Hello again. I've been harping on the heels of the hoof for long enough. I thought, maybe, that this week, we'd go over a quick, easy maintenance trim of HEALTHY hooves.
With a very well behaved horse, this trim should not take any longer than 20 - 30 mins; if even that. If one is very familiar with the tools, the hooves and what healthy hooves are then even 10 mins and boom, you're done.
Before starting ANY trim, for healthy or for pathological hooves, I ALWAYS assess the horse in motion as well as standing. How do the hooves land; how do they move; does the horse track up; is there any twisting of the hocks or other physical manifestations of imbalance; is the horse equally muscled; does the footfall of the horse sound even and cadenced and solid; how does the horse stop - does it stop squared? And, more. I also assess behavior to see if there are any behavioral changes in the horse that might indicate any footiness. I notice the muscles and coat pattern for any spasms of the muscles. If I spot a 'signal area' I will then take a closer look at the diagonal leg and hoof. (Muscle spasms will cause the coat to appear a bit 'rough' or even form a new 'whorl' where there wasn't one prior. If a portion of the mane has flipped from one side to the other suddenly then I always assume there is an issue with that side of the horse.)
This all takes place in a matter of a few moments as the horse is being walked into the barn. It will take longer for those who are just starting these observations, of course. Take the time it takes. Noticing and *feeling* "off" steps can reveal alot about the health of the hooves. It's important to learn how to READ and FEEL the horse and its hooves in order to properly evaluate the hooves.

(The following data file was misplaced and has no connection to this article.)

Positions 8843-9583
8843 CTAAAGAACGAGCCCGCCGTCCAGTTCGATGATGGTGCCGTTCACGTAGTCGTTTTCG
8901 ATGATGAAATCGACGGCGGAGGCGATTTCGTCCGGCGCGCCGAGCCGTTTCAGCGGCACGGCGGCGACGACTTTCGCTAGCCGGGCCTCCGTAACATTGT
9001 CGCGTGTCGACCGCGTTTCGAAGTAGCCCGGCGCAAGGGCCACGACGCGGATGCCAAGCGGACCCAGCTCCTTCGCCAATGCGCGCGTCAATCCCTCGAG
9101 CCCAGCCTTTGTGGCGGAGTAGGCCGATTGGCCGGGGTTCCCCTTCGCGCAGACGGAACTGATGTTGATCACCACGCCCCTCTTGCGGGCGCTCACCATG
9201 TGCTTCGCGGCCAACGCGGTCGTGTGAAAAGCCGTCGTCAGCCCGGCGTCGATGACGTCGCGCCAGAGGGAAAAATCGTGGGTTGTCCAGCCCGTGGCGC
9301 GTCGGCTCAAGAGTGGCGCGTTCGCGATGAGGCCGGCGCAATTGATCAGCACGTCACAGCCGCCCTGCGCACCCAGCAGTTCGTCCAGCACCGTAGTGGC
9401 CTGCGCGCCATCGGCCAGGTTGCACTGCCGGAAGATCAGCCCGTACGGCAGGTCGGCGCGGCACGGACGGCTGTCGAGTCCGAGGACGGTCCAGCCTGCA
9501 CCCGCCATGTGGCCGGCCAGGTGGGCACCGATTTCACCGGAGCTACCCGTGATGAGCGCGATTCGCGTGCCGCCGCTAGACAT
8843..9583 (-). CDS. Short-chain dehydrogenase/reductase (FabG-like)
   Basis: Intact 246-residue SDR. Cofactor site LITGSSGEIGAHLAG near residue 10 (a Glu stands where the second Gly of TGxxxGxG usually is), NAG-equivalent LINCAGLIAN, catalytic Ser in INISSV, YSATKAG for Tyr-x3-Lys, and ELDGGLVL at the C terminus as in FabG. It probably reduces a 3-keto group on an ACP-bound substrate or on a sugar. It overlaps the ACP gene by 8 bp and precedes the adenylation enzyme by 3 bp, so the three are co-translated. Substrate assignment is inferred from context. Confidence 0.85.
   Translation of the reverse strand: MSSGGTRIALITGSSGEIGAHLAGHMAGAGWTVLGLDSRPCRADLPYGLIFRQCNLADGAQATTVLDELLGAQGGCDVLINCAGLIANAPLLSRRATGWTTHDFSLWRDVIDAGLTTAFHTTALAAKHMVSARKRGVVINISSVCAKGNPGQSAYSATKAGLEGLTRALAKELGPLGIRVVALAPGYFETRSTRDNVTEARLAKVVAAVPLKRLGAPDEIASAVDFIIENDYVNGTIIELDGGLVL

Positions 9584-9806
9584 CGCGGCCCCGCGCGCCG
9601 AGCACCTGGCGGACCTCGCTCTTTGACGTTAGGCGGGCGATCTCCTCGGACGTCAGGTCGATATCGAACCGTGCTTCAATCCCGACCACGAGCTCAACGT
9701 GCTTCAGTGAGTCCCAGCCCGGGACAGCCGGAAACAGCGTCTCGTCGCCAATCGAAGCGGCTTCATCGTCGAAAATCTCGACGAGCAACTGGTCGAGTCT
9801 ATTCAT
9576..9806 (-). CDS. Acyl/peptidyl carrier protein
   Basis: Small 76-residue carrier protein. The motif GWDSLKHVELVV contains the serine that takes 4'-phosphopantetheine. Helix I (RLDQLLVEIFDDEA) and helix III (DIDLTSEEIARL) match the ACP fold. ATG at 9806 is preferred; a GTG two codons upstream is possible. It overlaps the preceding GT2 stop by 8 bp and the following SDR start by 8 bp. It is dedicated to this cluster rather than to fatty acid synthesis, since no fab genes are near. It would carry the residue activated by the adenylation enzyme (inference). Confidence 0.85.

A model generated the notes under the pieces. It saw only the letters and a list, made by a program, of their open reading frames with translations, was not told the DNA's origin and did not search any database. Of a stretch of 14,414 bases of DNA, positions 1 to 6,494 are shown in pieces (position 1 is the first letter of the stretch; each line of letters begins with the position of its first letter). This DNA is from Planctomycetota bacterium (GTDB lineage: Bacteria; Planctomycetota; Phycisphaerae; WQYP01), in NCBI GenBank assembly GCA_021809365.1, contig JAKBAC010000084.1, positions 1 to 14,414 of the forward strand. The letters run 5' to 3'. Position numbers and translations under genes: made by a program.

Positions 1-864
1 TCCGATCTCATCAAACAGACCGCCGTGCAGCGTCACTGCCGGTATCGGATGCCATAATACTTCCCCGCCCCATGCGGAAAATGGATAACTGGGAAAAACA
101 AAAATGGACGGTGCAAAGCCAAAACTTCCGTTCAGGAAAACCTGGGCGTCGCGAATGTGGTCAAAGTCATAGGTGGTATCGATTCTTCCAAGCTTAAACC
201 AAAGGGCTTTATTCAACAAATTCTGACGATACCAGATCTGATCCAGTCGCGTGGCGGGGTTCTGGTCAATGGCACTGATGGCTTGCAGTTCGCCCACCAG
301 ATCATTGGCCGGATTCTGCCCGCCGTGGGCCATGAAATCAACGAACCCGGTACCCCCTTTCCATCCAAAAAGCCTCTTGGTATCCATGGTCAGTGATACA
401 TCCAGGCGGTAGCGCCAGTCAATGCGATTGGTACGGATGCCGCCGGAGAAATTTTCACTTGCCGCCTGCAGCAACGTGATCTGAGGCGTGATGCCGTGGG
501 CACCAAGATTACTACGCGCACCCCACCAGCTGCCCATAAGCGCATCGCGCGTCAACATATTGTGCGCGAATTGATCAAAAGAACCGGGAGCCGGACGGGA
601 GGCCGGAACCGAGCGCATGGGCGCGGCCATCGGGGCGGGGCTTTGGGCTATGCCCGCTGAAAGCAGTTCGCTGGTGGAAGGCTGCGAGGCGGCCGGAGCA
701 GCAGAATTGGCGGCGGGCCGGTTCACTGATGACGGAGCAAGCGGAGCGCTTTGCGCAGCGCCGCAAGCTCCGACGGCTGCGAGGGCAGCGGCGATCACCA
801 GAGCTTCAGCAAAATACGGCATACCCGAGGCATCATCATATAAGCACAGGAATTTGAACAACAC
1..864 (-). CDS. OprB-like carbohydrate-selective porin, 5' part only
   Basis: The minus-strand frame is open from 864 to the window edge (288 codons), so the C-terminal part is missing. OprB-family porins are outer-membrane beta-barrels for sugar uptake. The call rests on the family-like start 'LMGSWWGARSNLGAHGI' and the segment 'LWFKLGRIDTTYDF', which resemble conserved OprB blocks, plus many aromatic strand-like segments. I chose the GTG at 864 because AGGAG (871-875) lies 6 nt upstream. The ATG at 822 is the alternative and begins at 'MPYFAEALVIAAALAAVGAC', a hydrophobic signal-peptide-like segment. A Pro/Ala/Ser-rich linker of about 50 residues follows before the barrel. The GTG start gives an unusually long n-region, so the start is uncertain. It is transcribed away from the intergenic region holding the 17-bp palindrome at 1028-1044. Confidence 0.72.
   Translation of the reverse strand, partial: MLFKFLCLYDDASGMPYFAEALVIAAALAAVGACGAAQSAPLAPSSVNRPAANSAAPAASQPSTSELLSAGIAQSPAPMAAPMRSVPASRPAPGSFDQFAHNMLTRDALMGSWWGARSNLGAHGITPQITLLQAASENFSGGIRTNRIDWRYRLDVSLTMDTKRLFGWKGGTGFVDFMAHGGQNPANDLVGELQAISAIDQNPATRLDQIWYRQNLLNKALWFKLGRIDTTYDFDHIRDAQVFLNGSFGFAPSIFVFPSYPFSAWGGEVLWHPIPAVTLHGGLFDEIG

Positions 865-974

OK, first step after watching the horse move is to say "hello" to the horse. I will run my fingers lightly over the back and hind quarters as well as through the shoulders to see if there are any sensitive spots. Those spots, too, can indicate hoof issues. Issues in the body will affect the growth and wear patterns of the hooves. Even an imbalanced rider will affect the wear and growth of the hooves.
So, I've said 'hello' to the horse and I then request to clean the hooves. The hooves need to be thoroughly cleaned in order to be able to see and feel the texture of the horn and sole as well as the frog and heel bulbs. Again, this just takes a few moments, not long at all. All the time, though, I'm making mental notes as to my observations.